High-Dimensional Microarray Data Sets in R for Machine Learning

December 29, 2012
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(This article was first published on Category: R | John Ramey, and kindly contributed to R-bloggers)

Much of my research in machine learning is aimed at small-sample, high-dimensional bioinformatics data sets. For instance, here is a paper of mine on the topic.

A large number of papers proposing new machine-learning methods that target high-dimensional data use the same two data sets and consider few others. These data sets are the 1) Alon colon cancer data set, and the 2) Golub leukemia data set. Both of the corresponding papers were published in 1999, which indicates that the methods are not keeping up with the data-collection techology. Furthermore, the Golub data set is not useful as a benchmark data set because it is well-separated so that most methods have nearly perfect classification.

My goal has been to find several alternative data sets and provide them in a convenient location so that I could load and analyze them easily and then incorporate the results into my papers. Initially, I aimed to identify a few more data sets, but after I got going on this effort, I found a lot more. What started as a small project turned into something that has saved me a lot of time. I have created the datamicroarray package available from my GitHub account. For each data set included in the package, I have provided a script to download, clean, and save the data set as a named list. See the README file for more details about how the data are stored.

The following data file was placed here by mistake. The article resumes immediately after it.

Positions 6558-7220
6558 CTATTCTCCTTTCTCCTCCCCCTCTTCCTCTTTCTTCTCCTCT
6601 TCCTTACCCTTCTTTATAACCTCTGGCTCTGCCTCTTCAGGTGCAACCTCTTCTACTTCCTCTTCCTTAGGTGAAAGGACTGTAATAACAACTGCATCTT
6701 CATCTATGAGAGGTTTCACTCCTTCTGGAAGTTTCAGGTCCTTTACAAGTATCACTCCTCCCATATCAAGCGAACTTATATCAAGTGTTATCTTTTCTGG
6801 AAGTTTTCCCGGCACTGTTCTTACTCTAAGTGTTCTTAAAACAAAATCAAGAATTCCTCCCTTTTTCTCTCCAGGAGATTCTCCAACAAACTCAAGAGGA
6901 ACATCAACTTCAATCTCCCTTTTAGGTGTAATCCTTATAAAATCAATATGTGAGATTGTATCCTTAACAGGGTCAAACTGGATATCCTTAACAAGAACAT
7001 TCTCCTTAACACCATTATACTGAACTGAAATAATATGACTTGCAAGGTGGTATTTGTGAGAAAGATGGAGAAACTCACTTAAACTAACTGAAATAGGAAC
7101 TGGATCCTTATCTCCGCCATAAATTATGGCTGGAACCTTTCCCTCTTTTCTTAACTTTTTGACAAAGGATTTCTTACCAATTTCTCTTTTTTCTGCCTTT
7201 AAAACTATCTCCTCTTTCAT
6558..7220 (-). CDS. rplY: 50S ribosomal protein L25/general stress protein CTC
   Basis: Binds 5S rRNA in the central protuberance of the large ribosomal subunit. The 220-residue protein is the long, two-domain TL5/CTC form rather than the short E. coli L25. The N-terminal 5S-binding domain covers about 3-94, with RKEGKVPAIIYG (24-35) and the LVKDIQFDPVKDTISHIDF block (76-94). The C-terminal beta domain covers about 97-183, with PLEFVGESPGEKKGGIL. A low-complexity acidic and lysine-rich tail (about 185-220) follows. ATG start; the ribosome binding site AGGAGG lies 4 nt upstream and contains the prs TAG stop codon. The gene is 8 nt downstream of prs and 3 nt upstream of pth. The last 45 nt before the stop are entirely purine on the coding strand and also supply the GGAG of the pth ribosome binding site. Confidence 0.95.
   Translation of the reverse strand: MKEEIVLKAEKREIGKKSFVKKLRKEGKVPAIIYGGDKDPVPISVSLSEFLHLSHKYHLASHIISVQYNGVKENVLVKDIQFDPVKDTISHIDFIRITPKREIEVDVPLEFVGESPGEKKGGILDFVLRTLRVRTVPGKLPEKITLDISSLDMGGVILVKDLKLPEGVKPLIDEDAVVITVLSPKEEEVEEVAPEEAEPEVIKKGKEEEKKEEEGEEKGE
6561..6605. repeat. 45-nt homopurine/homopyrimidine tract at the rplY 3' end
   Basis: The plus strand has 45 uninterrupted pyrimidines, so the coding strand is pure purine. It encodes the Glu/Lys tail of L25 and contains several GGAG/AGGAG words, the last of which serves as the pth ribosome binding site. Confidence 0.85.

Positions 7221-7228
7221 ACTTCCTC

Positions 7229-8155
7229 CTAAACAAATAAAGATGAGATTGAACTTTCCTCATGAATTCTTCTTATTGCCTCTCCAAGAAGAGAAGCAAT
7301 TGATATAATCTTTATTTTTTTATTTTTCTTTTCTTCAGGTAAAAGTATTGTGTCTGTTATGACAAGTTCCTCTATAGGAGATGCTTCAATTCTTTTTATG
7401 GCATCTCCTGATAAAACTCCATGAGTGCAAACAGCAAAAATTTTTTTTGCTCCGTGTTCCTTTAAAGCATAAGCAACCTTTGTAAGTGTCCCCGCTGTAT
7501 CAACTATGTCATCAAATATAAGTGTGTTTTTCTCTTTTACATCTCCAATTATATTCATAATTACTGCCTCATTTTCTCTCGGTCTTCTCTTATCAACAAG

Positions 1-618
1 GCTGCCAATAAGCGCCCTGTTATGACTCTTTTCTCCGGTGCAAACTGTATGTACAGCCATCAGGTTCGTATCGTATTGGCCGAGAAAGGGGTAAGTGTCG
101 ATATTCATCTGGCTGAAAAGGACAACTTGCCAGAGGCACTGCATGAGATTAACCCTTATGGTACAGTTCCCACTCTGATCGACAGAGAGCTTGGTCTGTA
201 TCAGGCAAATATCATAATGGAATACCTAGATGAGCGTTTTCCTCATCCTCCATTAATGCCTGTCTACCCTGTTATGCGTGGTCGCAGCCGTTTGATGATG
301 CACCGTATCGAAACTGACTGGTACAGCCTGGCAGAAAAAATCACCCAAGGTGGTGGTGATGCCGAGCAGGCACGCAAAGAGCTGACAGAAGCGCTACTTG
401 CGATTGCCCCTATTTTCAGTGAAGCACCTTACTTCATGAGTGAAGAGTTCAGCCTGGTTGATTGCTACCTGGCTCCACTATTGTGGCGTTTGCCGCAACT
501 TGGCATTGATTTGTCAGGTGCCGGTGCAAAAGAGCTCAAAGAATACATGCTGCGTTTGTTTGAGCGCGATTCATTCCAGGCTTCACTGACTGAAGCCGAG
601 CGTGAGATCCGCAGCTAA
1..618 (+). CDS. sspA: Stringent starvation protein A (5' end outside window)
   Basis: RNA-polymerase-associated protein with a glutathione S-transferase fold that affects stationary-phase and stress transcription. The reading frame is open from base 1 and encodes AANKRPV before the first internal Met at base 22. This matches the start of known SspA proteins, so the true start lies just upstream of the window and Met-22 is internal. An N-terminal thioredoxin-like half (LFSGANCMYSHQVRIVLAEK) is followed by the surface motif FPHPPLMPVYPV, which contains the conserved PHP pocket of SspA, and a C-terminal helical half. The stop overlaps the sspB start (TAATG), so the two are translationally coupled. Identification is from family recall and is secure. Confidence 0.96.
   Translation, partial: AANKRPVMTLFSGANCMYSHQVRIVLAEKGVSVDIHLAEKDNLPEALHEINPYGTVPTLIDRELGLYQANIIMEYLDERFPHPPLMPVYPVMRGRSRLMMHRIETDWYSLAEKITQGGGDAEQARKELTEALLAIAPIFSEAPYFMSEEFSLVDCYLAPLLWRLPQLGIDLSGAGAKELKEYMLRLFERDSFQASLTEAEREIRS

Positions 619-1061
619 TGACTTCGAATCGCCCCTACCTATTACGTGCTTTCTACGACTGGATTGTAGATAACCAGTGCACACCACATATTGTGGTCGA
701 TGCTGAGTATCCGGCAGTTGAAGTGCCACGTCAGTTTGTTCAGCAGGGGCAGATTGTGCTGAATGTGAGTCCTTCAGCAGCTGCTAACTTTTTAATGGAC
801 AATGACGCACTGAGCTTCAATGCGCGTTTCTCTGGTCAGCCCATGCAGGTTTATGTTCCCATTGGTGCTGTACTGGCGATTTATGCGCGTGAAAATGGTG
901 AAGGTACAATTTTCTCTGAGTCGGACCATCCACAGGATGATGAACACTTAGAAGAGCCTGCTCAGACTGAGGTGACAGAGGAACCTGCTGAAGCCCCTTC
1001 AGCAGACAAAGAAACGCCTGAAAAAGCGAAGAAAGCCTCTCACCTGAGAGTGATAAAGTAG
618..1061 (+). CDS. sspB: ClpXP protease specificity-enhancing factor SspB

Currently, the package consists of 20 small-sample, high-dimensional data sets to assess machine learning algorithms and models. I have also included a wiki on the package’s GitHub repository that describes each data set and provides additional information, including a link to the original papers.

The biggest drawback at the moment is the file size of the R package because I store an RData file for each data set. I am investigating alternative approaches to download the data dynamically and am open to suggestions. Also note that the data descriptions are incomplete, so assistance is appreciated.

Feel free to use any of the data sets. As a disclaimer, you should ensure that the data are processed correctly before analyzing and incorporating the results into your own work.

To leave a comment for the author, please follow the link and comment on his blog: Category: R | John Ramey.

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